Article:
BILL ANALYSIS                                                                                                                                                                                                    



                                                                  AB 211
                                                                  Page  1

          Date of Hearing:   April 1, 2009

                           ASSEMBLY COMMITTEE ON EDUCATION
                                Julia Brownley, Chair
                 AB 211 (Mendoza) - As Introduced:  February 2, 2009
           
          SUBJECT  :   School facilities:  classroom function locks

           SUMMARY :  Requires doors to classrooms, offices, and other rooms  
          where pupils and school staff gather to have classroom function  
          locks that allow doors to be locked from the inside.    
          Specifically,  this bill  :  

          1)Makes the following declarations and findings:

             a)   Violent incidents on school campuses are increasing at  
               an alarming rate. Lockdowns are an effective tool that can  
               be used on school campuses to facilitate the safety of  
               pupils and staff during violent incidents;

             b)   The locks in most school classrooms, offices, and other  
               rooms where pupils and staff gather can be locked only from  
               the outside, and the safety of school staff and pupils  
               could be placed in jeopardy if school staff is required to  
               go out into a hallway to lock doors during a violent  
               incident; and 

             c)   Locking mechanisms that lock a door from the inside,  
               commonly referred to as classroom function locks, have been  
               developed to quickly lock doors to classrooms, offices, and  
               other rooms from the inside. 

          2)Requires, on and after January 1, 2010, all new construction  
            and modernization projects submitted to the Division of the  
            State Architect (DSA) to include classroom function locks that  
            allow doors to classrooms, offices, and other rooms where  
            pupils and school staff gather to be locked from the inside. 

          3)Requires the classroom function locks to consist of locking  
            mechanisms that allow doors to be locked from the inside, or  
            the best technology that accomplishes the same result. 

           EXISTING LAW  :

          1)Requires, under the Leroy F. Greene School Facilities Act of  








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            1998, the State Allocation Board (SAB) to allocate to  
            applicant school districts, prescribed per-unhoused-pupil  
            state funding for construction and modernization of school  
            facilities, including hardship funding, and supplemental  
            funding for site development and acquisition.

          2)Prohibits the SAB from apportioning funds to any school  
            district unless the applicant school district has certified to  
            the SAB that it has obtained the written approval of the  
            California Department of Education (CDE) that the site  
            selection, and the building plans and specifications, comply  
            with the standards adopted by the CDE.

          3)Prohibits the SAB from apportioning funds to any school  
            district that has not received approval from the DSA that the  
            project meets Field Act requirements. 

          4)Requires the DSA, under the police power of the state, to  
            supervise the design and construction of any school building  
            or the reconstruction or alteration of or addition to any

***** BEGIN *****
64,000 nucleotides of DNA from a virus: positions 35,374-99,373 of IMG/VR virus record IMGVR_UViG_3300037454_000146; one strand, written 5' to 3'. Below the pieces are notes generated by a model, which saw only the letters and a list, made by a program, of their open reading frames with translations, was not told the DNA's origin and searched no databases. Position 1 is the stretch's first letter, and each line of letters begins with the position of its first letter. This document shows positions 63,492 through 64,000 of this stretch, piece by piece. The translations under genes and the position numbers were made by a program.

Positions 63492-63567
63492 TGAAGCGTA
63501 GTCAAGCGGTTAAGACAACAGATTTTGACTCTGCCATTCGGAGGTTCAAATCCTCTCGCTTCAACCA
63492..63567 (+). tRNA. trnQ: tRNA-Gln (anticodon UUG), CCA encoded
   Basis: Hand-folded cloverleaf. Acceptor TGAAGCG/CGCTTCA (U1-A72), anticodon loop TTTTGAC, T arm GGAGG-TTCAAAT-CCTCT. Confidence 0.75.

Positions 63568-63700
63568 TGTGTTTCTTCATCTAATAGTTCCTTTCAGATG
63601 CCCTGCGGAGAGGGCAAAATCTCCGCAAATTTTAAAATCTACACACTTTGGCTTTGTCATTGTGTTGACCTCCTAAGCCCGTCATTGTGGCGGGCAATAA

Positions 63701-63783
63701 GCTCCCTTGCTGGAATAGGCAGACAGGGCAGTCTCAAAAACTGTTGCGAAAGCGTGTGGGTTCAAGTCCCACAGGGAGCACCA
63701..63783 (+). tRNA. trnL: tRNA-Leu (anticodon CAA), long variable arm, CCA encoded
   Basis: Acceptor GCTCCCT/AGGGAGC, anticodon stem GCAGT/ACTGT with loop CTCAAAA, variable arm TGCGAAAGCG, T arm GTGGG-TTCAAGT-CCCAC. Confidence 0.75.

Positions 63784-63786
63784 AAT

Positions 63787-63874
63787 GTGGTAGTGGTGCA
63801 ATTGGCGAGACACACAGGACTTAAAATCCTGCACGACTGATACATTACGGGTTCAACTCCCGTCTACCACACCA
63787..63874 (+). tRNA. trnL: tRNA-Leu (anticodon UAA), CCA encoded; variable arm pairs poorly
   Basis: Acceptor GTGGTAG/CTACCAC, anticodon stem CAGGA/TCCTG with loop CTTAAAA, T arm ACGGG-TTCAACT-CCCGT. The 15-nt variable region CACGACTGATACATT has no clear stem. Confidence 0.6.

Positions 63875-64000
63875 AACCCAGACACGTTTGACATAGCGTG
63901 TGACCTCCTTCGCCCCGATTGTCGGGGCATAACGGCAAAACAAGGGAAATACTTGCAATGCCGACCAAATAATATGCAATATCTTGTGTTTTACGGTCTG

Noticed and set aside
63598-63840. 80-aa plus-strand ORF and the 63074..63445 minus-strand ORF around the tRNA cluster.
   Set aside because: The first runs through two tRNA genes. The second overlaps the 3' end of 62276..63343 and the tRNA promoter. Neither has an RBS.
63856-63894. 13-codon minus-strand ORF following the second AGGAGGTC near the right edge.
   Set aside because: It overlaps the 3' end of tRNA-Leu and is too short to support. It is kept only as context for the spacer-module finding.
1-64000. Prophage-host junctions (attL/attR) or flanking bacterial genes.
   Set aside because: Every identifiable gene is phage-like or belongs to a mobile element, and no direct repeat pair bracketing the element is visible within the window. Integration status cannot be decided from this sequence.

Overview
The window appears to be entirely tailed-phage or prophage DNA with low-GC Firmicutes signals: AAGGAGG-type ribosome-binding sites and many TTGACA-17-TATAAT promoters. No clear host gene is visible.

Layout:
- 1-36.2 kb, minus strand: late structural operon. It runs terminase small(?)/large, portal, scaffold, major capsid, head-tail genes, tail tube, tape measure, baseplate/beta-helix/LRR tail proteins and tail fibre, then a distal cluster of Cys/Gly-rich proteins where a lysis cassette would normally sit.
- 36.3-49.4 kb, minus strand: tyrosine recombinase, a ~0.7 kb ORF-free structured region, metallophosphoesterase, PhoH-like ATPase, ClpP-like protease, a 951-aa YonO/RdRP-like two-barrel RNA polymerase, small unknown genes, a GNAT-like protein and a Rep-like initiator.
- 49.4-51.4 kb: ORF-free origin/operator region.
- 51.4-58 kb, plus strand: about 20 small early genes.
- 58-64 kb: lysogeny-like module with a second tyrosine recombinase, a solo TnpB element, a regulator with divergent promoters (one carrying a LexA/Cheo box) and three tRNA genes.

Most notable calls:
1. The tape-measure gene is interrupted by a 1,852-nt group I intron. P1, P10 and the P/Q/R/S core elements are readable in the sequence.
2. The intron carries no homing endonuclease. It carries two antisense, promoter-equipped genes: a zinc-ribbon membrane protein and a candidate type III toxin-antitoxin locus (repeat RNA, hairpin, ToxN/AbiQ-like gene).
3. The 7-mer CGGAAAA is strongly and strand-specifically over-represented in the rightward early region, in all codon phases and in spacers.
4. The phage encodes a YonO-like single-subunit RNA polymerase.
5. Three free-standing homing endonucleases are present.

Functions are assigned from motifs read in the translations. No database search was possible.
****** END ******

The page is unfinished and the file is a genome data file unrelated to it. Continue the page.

school building to ensure that plans and specifications comply  
            with existing law and Title 24 regulations (the California  
            Building Standards Code).

           FISCAL EFFECT  :  Unknown

           COMMENTS  :   According to the author, violent or potentially  
          violent incidents on school campuses and in the immediate  
          neighborhoods surrounding school campuses are increasing at an  
          alarming rate.  The sponsor of the bill, the California  
          Federation of Teachers, considers existing door locks in  
          classrooms to pose a safety threat to teachers and their  
          students.

          Since 1999, when two high school students killed 12 students and  
          a teacher and wounded 23 others before committing suicide at  
          Columbine High School in Colorado, school safety has been a  
          major concern in schools across the country.  In such  
          situations, schools will employ lock downs to keep students in  
          and perpetrators out.  However, if teachers and other school  
          staff do not have the capability to lock the outside from the  
          inside, there could be a delay in time which could increase risk  
          to harmful situations to pupils and staff.

          This bill requires, as a condition for state education bond  








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          funds, all new construction and modernization projects submitted  
          to the DSA on and after January 1, 2010 to include classroom  
          function locks that allow a door to be locked on the inside of a  
          classroom, office, or other rooms where pupils and school staff  
          gather.

           Background  .  All proposed public school construction and  
          modernization projects must receive approval from the DSA, which  
          reviews architectural plans for compliance with the Field Act  
          (seismic safety); fire, life and safety requirements; and access  
          requirements under the Americans with Disability Act.  DSA  
          grants approvals based on the requirements specified by the  
          California Building Standards Code (Title 24 under the  
          California Code of Regulations).  

          Section 1008.1.8.4 of the California Building Standards Code  
          prohibits manually operated flush bolts or surface bolts on all  
          egress doors except doors in residential dwellings and doors for  
          storage or equipment rooms.  In addition, section 1207.3 of the